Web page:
Fighting the Fear

What a difference a year makes.

union soccer schoolsLast summer, Little Brother spent a week at a soccer day camp affiliated with the Philadelphia Union pro soccer team.

This summer, he’s doing the same, starting Monday.

Last summer, all I had to worry about each morning was whether he had enough to drink to prevent dehydration.

If this summer were just like last summer, I’d be telling him that he’d be packing his own lunches this year.

But this summer everything is different. This summer there’s an insulin pen and a continuous glucose monitor to think about. This summer I have to pack enough food and Gatorade to keep his blood sugar stable during a very active day, and he has not had a day this active since his diagnosis in November.humalog kwikpen

For me, that’s scary.

I don’t want him to be scared. I’m trying to keep all of that emotion hidden from him. He’s 12. He should be excited and ready to have fun, meet other kids who love soccer as much as he does, and learn skills that will help him play his favorite sport better.

But he’s going to need to take care of himself this week, to check in with the nurses during breaks, to eat and drink enough to fuel the activity and the adrenalin. He’s going to have to be “different.” This camp has nurses, and I’ll meet them on Monday and hand them his care plan, and then I’ll walk away for 7 hours and spend the day wondering if his sugar is dropping.

I’m thankful that the camp is less than ten minutes away from home. But I’m terrified, and I don’t want to let that show.

dexcom g4Those easy camp dropoffs are a thing of the past, and I regret that I ever took them for granted. I feel like we have taken a huge step backward in terms of the independence Little Brother is developing and we are allowing him to have. I want him to be able to do things on his own, but at the same time I can’t help wanting to hover over my kid and the glucose monitor that helps us keep him on the right track–that helps us keep him alive.

I’m not writing this to ask for pity, but I’m not too proud to ask for prayers–for a safe week for Little Brother and for peace for this mother’s heart.

 

 

 

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11 thoughts on “Fighting the Fear

  1. It is hard to let them stretch their wings, and harder still in these circumstances, but brava for being aware and for wearing such a game face. And many prayers promised for your ease of heart!

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    1. Thank you! This is just the first of many steps in letting him stretch those wings. I have always tried to raise the kids to be independent, and this year, that has really been taken off the table for LB in many ways.

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  2. My prayers and concern are with you and more so, healing prayers for your adorable one …if it’s worth consoling for you too since you’ve done everything on your part to ensure he gets to enjoy everything in this phase of life inspite of the glucouse monitoring etc….be rest assured that you’ve done your best and God will do the rest! as St. Don Bosco would remind the children under his care…I’m sure the good Lord will honor your motherly concern and love and for sure “nothing is impossible if we trust God…”be not afraid and be still and know that He is God”…completely putting your trust in God will work wonders and you’ll be blessed beyond your expectations!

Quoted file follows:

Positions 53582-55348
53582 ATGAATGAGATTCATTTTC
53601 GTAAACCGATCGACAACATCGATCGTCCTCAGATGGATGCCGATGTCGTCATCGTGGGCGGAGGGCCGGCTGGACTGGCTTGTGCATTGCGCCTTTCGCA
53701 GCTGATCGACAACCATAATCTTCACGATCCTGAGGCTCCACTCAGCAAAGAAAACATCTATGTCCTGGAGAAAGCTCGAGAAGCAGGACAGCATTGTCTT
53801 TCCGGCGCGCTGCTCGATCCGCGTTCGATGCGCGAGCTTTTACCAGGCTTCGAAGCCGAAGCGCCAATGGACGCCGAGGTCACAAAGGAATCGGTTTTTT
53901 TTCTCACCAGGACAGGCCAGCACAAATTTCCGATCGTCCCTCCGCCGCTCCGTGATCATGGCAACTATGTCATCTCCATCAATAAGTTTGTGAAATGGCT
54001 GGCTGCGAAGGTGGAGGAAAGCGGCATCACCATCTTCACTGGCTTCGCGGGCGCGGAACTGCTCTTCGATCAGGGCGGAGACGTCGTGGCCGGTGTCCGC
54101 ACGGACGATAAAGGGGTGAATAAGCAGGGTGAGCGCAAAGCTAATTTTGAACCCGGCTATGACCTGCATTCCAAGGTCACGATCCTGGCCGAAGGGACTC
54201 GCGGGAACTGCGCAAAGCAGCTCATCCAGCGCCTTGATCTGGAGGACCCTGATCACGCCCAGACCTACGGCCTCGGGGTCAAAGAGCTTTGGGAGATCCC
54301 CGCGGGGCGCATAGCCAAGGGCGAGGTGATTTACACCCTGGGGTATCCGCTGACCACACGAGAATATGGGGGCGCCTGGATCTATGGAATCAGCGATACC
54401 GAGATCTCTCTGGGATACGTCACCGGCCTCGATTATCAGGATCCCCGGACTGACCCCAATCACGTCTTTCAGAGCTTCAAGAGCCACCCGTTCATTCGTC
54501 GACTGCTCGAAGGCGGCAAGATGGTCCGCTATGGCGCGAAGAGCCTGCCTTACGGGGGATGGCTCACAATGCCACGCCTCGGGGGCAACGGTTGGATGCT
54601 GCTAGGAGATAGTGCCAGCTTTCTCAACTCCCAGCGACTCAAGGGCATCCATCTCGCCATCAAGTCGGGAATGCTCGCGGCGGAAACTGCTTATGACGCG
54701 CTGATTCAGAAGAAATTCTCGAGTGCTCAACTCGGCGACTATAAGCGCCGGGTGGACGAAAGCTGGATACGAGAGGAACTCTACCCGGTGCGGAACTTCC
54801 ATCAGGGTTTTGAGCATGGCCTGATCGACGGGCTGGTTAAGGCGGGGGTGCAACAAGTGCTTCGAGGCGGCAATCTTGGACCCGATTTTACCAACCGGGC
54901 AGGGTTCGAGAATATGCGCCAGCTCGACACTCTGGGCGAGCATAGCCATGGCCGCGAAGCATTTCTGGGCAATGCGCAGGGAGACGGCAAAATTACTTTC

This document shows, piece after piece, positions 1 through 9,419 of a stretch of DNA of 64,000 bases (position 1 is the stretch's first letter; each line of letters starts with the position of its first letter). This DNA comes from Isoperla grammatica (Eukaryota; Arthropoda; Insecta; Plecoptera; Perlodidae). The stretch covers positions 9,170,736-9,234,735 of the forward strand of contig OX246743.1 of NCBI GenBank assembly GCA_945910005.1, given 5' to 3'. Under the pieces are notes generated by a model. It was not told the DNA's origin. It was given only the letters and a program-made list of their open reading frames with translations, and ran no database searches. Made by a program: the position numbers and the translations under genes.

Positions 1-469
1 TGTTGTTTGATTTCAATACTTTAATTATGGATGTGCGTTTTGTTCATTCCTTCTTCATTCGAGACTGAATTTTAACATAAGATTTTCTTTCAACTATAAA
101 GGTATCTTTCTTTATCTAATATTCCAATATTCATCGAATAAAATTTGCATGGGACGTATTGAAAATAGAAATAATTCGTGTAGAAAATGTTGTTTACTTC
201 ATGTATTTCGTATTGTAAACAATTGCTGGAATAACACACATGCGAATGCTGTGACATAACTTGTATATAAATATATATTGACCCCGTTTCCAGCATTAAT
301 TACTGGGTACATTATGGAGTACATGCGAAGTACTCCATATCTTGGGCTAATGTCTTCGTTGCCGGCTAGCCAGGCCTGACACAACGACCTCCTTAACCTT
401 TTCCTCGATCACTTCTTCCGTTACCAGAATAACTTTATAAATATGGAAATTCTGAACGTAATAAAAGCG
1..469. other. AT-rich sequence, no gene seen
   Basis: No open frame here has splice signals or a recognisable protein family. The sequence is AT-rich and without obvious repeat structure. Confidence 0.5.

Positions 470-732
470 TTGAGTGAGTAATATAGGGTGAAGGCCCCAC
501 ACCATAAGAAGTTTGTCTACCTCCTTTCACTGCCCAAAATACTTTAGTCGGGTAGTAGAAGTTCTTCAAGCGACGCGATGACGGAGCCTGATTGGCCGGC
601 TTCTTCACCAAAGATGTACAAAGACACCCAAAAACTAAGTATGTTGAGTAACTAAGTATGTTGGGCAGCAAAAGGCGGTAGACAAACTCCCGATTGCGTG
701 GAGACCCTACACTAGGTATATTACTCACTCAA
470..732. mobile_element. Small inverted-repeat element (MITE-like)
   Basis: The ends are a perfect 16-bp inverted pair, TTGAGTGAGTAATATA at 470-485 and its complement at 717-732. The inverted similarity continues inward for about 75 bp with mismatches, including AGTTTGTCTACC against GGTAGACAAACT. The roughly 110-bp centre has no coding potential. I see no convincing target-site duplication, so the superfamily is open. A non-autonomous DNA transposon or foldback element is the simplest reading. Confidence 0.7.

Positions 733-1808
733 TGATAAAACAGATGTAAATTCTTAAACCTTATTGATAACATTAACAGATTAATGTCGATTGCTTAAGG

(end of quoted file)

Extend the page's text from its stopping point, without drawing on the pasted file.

Sincerely and God bless!
    Sole Gage
    Say It With God’sWord

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    1. Thank you very much! St. Don Bosco certainly was a wise one, and I will be asking his intercession to help LB along.

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  3. A happy note after dropoff today: I met the nurse. She has 2 children with Type 1 diabetes. Plus she is a Secular Franciscan. God is good!

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    1. Thank you! First day went well. He didn’t “go low” until he got home, and it’s a lot easier to deal with such things here.

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  4. Just wanted you to know that I haven’t had a chance to comment but have had you in my thoughts and prayers. My 11 1/2 year old son went to a 3 day, 2 night camp at the nearby seminarian. He must be strictly gluten free. He has been strictly dairy free but recently got the OK to slowly try small amounts of cheese on a gluten free pizza. It was so hard for me to leave him. I talked to the catering/dietary company, and they seemed to know what they were doing. He did fine, although the little stink said he could eat the gluten free mostaccioli (that had cheese in it). He tolerated it fine. It’s so hard letting go and trusting that God and His angels really will take care of our kids. I hope the rest of the week goes great for your son and that he learns responsibility for his diabetes and has FUN!

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    1. Thank you, Jaime! So far so good. Our guys are close in age (Little Brother is 12) and I know all about how they can be at that age…I think his angel works overtime sometimes, and I’m sure you get the same feeling with your son!

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